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In the low whisper than tempestuous tone:
He who in earnest studies o'er his part
BY FLORENCE EARL COATES.
[In The Outlook. ]
'Tis the front toward life that matters most
The tone, the point of view,
Remains untouched and true;
For death in patroit fight may be
Less gallant than a smile,
Seems in itself worth while !
BY A. CONAN DOYLE. [The French Army, including a part of the Irish Brigade, under Marshal Villeroy, held the fortified town of Cremona during the winter of 1702. Prince Eugène, with the Imperial Army, surprised it one morning, and, owing to the treachery of a priest, occupied the whole city before the alarm was given. Villeroy was captured, together with many of the French garrison. The Irish, however, consisting of the regiments of Dillon and of Burke, held a fort commanding the river gate, and deferded themselves all day, in spite of Prince_Eugène's efforts to win them over to his cause. Eventually Eugène, being unable to take the post, was compelled to withdraw from the city.)
The Grenadiers of Austria are proper men and tall;
And the morning saw them masters of Cremona.
There's not a man to whisper, there's not a horse to neigh,
They are holding every vantage in Cremona.
And I sorely fear we both have lost Cremona."
And the black and yellow flag flies o'er Cremona."
there; Says he, “Come in your shirt,
* From "Songs of Action.” Copyright 1898 by Doubleday & McClure Co., New York.
And you won't take any hurt,
For the morning air is pleasant in Cremona."
Major Dan O'Mahony is at the barrack gate,
Ere the Kaiserlics shall boast they hold Cremona.
Major Dan O'Mahony has reached the river fort, And just six hundred Irish lads are joining in the sport; "Come, take a hand!” says he, “And if you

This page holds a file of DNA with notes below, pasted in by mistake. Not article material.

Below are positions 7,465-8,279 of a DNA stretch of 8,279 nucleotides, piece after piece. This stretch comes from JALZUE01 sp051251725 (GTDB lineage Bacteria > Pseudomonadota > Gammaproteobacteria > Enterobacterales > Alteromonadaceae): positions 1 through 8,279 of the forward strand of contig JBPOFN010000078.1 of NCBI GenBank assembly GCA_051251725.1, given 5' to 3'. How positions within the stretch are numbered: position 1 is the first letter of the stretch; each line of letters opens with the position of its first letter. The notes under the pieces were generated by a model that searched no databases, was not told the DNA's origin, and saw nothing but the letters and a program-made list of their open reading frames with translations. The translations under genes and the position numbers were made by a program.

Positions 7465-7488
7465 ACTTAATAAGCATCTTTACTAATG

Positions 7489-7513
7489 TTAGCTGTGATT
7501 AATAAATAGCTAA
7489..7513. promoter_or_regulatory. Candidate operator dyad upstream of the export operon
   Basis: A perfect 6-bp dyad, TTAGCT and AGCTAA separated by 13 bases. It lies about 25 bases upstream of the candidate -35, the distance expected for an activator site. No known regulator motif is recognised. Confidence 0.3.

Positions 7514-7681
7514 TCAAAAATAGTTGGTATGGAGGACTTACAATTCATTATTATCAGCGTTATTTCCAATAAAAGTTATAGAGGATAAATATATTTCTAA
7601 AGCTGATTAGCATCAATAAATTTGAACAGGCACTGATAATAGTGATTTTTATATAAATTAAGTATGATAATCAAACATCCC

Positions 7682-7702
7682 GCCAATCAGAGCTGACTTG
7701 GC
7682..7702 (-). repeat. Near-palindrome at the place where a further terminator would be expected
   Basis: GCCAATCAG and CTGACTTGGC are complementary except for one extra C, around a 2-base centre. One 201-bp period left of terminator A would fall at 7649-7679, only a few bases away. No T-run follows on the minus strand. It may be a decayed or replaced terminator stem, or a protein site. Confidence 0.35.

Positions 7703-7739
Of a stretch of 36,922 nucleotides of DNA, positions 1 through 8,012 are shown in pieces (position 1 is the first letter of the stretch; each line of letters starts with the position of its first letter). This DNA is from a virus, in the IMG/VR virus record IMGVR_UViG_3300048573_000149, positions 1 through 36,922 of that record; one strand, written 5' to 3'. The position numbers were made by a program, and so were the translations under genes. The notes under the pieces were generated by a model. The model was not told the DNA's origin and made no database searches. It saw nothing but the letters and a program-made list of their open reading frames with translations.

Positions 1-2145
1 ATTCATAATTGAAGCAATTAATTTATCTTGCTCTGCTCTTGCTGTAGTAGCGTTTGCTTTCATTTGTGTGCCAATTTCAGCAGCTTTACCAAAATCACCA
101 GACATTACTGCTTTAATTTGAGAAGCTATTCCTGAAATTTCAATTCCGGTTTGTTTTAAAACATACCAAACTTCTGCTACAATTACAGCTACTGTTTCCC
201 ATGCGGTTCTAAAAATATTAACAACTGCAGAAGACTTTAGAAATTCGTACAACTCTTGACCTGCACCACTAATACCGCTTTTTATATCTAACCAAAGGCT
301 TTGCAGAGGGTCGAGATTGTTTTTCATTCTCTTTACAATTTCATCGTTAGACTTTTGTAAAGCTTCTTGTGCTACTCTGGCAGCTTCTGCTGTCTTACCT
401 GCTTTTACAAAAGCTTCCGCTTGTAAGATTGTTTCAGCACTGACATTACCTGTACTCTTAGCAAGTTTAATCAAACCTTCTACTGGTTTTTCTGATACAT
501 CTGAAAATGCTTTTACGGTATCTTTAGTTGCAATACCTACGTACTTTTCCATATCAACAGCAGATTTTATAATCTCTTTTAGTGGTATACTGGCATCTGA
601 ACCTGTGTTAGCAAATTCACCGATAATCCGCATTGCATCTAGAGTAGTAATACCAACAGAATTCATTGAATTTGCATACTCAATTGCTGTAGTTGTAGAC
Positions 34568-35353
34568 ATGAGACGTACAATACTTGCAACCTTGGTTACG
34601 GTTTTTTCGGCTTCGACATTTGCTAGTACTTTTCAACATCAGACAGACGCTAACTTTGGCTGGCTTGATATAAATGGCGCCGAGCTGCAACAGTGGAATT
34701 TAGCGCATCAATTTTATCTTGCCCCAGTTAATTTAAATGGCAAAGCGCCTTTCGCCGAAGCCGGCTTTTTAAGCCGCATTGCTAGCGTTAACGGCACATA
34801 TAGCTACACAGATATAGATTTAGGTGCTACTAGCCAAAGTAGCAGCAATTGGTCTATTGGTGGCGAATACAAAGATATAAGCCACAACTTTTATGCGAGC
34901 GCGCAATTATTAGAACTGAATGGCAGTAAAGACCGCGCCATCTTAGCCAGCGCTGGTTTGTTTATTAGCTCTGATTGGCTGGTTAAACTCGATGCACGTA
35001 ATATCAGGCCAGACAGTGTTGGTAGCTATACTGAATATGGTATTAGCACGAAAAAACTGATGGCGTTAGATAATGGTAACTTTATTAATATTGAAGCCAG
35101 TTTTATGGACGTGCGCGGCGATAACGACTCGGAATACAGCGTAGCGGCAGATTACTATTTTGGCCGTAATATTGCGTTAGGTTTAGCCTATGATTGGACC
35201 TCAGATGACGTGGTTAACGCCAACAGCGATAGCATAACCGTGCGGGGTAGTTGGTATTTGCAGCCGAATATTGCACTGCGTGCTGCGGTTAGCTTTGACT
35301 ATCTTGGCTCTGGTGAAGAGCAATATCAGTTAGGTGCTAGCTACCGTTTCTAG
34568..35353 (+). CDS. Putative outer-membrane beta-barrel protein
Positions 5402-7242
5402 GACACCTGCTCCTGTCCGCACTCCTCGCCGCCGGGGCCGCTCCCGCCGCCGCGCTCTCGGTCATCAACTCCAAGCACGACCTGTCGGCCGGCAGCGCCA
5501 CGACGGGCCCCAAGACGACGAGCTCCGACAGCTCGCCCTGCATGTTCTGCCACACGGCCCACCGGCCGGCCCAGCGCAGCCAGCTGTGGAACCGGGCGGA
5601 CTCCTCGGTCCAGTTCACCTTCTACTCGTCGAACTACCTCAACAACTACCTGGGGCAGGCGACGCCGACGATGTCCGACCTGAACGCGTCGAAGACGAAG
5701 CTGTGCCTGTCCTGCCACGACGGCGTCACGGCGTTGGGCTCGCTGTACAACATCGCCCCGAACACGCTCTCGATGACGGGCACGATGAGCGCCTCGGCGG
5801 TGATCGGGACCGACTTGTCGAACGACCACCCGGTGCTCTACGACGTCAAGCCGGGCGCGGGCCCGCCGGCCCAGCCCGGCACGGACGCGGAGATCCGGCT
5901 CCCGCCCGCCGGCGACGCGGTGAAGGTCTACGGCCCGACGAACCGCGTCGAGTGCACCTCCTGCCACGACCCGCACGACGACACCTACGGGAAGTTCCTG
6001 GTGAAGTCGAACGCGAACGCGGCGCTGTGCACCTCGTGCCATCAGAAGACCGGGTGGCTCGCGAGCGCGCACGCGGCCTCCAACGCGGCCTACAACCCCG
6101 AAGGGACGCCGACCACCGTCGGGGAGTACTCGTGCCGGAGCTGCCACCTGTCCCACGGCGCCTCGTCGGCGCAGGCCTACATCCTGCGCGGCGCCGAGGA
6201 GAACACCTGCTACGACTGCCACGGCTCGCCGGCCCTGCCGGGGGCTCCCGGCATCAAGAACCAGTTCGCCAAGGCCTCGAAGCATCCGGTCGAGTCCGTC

will stand by me, Then it's glory to the man who takes Cremona!"
Prince Eugène of Austria has frowns upon his face,
That only they are left in all Cremona!"
MacDonnell he has reigned his mare beside the river
dike. And he has tied the parley flag upon a sergeant's pike; Six companies were there From Limerick and Clare,
The last of all the guardians of Cremona.
"Now, Major Dan O'Mahony, give up the river gate,
And no quarter for the Irish in Cremona!"
And Major Dan he laughed: “Faith, if what you say be
true, And if they will not come until they hear again from you, Then there will be no attack, For you're never going back,
And we'll keep you snug and safely in Cremona.”
All the weary day the German stormers came,
They have filled the ditch with dead,
But they cannot win the gateway of Cremona.
All the weary day, again, again, again,
It's a mighty price they're paying for Cremona.
Time and time they came with the deep-mouthed German
roar, Time and time they broke like the wave upon the shore, For better men were there From Limerick and Clare,
And who will take the gateway of Cremona ?
Prince Eugène has watched, and he gnaws his nether lip; Prince Eugène has cursed as he saw his chances slip: "Call off! Call off !” he cried, "It is nearing eventide,
And I fear our work is finished in Cremona."
Says Wauchop of McAulliffe, “Their fire is growing
slack.” Says Major Dan O'Mahony, "It is their last attack; But who will stop the game while there's light to play
And to walk a short way with them from Cremona?"
And so they snarl behind them, and beg them turn and
come, They have taken Neuberg's standard, they have taken
The Kaiserlics are riding to Cremona.
call; But what's the odds of that, For it's all the same to Pat
If he pays his debt in Dublin or Cremona,
Says General de Vaudray, "You've done a soldier's
work! And every tongue in France shall talk of Dillon and of
It is granted to the heroes of Cremona."
"Why, then," says Dan O'Mahony, “one favor we en
treat, We were called a little early, and our toilet's not com
plete. We've no quarrel with the shirt, But the breeches wouldn't hurt,
For the evening air is chilly in Cremona."
The Hero of the Hill*
BY EDMUND VANCE COOK. Do you ever stop to watch a horse pull a big load up a
hill ? There's something fine about the way he sends his rugged
will Down through those quivering shoulders, till it seems as
if he clutched And hurled the hill behind his heels until the top is
touched. It gives a man new courage when he comes to his steep
grade To think of that example which the plucky beast has
But if the load prove stronger; if the horse, with hoofs
outspread, With reddened nostrils, foaming flanks, and bowing,
straining head, * From “Rimes to be Read.” Copyright 1905, Dodge Publishing Co. Reprinted by permission of the author.